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« IMBB25: Pasta c'anciova e muddica | Main | Don't forget! »

May 06, 2006

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» Biondi Santi from Potential Gold
At VinItaly, yesterday, I met with two old friends. It's been two years since I last saw them, and they remembered me - Francesca and Jacopo Biondi Santi. Once we (I and the sommelier from Al Vedel) arrived my first goal was to meet up with the Biondi ... [Read More]

Comments

kishko

lucky you! that is some tasty nectar of the gods!

Alberto

It IS indeed a nice bottle, though there are other wines from Toscana I like much better (Chianti Classico Rancia from Felsina is probably my favourite).

Actually I was completely surprised to find it on sale for 15 €... I think that's lower than the price the bottle went on sale for when it was released. It probably tells you a lot about how much wine is resting unsold in the cellars of Italian wine makers who went a bit too far with their price rises in the 90s.

DF

For us American wine drinkers, Alberto, would you be able to confirm or deny what an Italian told me over dinner once in Florence, that what is sold in America as vintage Tuscan wines mostly comes from Sicily? He said that Tuscany does not have the capacity to sell that much to American markets, so they use grapes from Sicily, which from the beginning of agriculture in the Mediterranean has been a huge producer.

He also said that without the "Gallo Nero" (Black Rooster) seal you don't know where the wine comes from.

I know for sure that in the 90's Provence began to flood America with mass-produced wine, but it did say on the label that it came from there.

On a side note, I also have heard from Greeks that they export a lot of their olive oil to Spain, which then repackages it and calls it Spanish olive oil, because Spanish oil is more popular than Greek oil.

Alberto

Dave, I think it is absolutely appropriate that you'd be the one to make such a comment, given the "legendary" nature of such stories. The short answer would be that, as you more than anyone else know, there is always some truth to myths :-), and this is no exception.

The long reply is a bit more complex.

First the oil story, because that's easier. It is true that quite a bit of the oil that was sold as Spanish or Italian till recently was only bottled there, especially the cheap stuff. Let's be honest, if you se an Extra Virgin Olive Oil on sale for 3-4$ a litre, it is unlikely that the olives came from Italy, because that price is the production cost, if not less even. What I've been often heard is that the oil mostly came from North Africa and not Greece. At the moment Italy has tightened controls and labelling: oil sold as "Made in Italy" HAS to be made with Italian grown olives: if it only says bottled in Italy, than you can be pretty sure it is not Italian oil you're using. I'm not sure if Spain has a similar law, but it would not surprise me.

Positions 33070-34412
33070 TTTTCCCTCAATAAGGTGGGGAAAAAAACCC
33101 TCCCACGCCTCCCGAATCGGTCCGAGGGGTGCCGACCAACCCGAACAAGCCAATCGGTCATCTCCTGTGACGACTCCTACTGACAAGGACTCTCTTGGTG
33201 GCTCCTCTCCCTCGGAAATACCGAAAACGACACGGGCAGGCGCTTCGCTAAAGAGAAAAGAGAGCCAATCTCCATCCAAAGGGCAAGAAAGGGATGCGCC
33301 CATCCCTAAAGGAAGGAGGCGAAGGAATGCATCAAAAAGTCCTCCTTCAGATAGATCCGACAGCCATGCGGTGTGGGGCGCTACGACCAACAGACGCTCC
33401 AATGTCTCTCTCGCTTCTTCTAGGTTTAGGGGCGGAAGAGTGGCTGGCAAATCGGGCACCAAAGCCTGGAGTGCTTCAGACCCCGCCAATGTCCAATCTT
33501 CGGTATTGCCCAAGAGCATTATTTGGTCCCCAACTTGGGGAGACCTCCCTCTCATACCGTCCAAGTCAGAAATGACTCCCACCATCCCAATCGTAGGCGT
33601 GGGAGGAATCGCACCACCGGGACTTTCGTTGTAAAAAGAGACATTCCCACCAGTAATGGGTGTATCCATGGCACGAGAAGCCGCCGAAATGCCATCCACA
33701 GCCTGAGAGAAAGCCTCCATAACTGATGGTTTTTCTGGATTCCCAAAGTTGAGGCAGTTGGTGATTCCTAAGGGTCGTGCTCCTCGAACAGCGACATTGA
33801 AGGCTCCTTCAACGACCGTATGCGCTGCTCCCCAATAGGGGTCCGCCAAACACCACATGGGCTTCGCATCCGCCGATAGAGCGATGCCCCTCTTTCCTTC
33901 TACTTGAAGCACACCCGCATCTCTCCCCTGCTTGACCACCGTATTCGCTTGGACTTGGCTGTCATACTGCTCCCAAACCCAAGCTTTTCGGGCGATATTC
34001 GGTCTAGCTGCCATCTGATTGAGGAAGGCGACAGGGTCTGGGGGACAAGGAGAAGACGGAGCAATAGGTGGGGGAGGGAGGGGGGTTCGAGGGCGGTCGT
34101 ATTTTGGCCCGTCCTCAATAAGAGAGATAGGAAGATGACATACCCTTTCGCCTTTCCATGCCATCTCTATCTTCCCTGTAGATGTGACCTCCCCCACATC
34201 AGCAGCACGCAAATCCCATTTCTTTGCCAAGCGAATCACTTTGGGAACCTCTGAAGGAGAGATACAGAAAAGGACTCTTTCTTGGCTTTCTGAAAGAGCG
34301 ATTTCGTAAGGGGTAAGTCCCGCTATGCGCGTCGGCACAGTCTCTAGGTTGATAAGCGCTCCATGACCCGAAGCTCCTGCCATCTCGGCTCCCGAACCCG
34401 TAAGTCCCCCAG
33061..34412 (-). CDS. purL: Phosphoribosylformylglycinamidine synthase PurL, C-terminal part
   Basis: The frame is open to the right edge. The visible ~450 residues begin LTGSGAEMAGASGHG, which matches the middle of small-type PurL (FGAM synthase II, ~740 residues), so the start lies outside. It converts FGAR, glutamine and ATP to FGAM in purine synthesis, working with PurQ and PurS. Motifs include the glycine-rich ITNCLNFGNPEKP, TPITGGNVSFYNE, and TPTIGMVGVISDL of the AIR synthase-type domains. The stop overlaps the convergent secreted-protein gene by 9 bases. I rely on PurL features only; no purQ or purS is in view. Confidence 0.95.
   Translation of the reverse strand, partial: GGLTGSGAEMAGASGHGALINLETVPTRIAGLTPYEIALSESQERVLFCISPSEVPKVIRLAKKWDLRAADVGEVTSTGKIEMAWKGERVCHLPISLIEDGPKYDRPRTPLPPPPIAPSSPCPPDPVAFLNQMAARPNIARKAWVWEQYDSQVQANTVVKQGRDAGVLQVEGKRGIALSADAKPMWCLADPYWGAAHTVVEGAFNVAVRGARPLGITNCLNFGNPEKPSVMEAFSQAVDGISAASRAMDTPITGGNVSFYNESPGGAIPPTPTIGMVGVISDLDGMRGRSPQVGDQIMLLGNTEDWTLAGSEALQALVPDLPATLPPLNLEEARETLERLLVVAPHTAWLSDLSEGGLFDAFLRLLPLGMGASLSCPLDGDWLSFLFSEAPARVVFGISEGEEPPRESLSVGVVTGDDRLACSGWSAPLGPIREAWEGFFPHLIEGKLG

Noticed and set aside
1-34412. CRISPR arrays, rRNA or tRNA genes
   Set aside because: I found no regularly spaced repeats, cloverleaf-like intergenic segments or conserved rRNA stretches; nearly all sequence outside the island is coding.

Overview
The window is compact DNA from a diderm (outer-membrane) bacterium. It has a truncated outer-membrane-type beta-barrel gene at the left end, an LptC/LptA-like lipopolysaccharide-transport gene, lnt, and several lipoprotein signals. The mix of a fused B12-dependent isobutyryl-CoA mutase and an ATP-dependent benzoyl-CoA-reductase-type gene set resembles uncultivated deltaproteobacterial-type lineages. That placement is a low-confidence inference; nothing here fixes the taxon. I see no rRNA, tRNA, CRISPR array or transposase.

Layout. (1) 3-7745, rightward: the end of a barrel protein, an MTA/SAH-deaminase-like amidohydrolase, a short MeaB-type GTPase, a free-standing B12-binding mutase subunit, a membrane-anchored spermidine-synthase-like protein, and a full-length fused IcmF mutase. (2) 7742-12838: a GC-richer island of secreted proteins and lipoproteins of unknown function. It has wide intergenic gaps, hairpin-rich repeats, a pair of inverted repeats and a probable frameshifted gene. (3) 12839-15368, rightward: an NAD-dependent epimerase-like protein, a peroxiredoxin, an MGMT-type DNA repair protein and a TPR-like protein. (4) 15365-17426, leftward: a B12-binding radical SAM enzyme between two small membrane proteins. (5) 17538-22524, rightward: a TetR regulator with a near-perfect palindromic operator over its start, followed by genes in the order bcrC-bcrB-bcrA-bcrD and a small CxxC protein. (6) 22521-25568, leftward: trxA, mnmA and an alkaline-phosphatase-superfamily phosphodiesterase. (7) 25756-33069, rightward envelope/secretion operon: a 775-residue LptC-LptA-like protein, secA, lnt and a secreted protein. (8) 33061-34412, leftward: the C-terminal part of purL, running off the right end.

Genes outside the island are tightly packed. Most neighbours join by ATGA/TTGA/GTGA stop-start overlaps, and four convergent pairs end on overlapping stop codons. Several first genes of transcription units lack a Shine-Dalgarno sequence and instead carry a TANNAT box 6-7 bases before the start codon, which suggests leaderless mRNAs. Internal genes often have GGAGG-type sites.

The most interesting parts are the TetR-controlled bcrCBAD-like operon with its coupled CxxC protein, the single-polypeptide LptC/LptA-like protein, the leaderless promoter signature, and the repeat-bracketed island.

The story of Tuscan wine being made with Sicilian or Apulian wine has been around since decades and it has become a sort of urban myth. I think your Italian friend was exaggerating a bit. What he described definitely happened in the past (i.e. till the '60s), when not only Tuscany, but also Bordeaux, Burgogne and Germany used to reinforce their reds with southern Italian grape juice. Many wine makers in the south of Italy made a living out of that in the past. Tuscan, French and German producers would probably deny that, but I've seen a few papers in the hand of Southern Italian producers that tell another story. As far as I know, in the past two decades the phenomenon has been minimal, and mainly limited to big producers making wines at the "cheap" end of the spectrum. There are occasionally rumours of big names buying southern grapes or must to help their precious wines in bad years, but there's rarely been proof of that AFAIK, which doesn't necessarily exclude the possibility.

Topdilivello

Sassoalloro not a good wine for me.
Santi... but not Biondi Santi... only a marketing wine...
Many thanks.BestRegards

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